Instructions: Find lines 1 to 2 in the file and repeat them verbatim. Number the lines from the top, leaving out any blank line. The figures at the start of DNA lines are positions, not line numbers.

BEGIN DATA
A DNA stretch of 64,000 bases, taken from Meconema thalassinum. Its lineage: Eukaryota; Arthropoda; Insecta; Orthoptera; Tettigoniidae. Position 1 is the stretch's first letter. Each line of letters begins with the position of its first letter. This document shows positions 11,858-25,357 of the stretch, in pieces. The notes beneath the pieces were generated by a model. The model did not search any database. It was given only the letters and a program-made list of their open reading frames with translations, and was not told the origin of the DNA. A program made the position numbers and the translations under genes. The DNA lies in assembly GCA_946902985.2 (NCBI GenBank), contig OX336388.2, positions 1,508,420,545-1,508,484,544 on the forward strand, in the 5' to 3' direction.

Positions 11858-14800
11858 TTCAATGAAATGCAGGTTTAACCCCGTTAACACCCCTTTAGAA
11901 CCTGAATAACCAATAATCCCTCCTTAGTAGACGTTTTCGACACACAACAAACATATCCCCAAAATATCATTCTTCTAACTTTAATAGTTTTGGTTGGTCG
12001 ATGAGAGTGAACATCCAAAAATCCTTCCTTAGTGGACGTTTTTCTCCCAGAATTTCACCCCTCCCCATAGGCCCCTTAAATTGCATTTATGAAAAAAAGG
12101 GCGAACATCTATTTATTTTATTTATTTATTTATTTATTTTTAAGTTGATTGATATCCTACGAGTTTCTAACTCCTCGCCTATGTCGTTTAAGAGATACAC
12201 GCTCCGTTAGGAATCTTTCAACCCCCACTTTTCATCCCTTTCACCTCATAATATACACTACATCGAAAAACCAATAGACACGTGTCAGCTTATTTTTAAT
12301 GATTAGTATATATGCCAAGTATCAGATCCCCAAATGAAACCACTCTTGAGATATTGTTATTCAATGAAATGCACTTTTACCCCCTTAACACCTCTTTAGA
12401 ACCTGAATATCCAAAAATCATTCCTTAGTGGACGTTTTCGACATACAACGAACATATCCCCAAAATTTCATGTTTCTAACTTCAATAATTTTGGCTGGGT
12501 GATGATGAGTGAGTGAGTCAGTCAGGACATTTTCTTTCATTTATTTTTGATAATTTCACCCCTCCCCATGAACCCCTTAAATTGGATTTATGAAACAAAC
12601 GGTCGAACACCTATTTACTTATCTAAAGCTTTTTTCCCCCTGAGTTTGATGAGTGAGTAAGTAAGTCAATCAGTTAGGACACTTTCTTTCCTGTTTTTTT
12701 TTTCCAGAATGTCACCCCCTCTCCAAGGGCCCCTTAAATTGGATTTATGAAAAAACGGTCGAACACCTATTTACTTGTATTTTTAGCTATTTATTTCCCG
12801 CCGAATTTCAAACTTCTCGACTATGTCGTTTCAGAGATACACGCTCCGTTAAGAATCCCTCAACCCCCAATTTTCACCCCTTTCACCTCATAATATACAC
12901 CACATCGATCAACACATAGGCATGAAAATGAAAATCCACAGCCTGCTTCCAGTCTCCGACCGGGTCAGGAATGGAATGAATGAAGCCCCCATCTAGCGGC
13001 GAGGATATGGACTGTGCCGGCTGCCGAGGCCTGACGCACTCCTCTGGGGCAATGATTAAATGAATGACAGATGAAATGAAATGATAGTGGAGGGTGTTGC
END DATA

A DNA stretch of 64,000 bases, taken from Meconema thalassinum. Its lineage: Eukaryota; Arthropoda; Insecta; Orthoptera; Tettigoniidae. Position 1 is the stretch's first letter. Each line of letters begins with the position of its first letter. This document shows positions 11,858-25,357 of the stretch, in pieces. The notes beneath the pieces were generated by a model. The model did not search any database. It was given only the letters and a program-made list of their open reading frames with translations, and was not told the origin of the DNA. A program made the position numbers and the translations under genes. The DNA lies in assembly GCA_946902985.2 (NCBI GenBank), contig OX336388.2, positions 1,508,420,545-1,508,484,544 on the forward strand, in the 5' to 3' direction.

Positions 11858-14800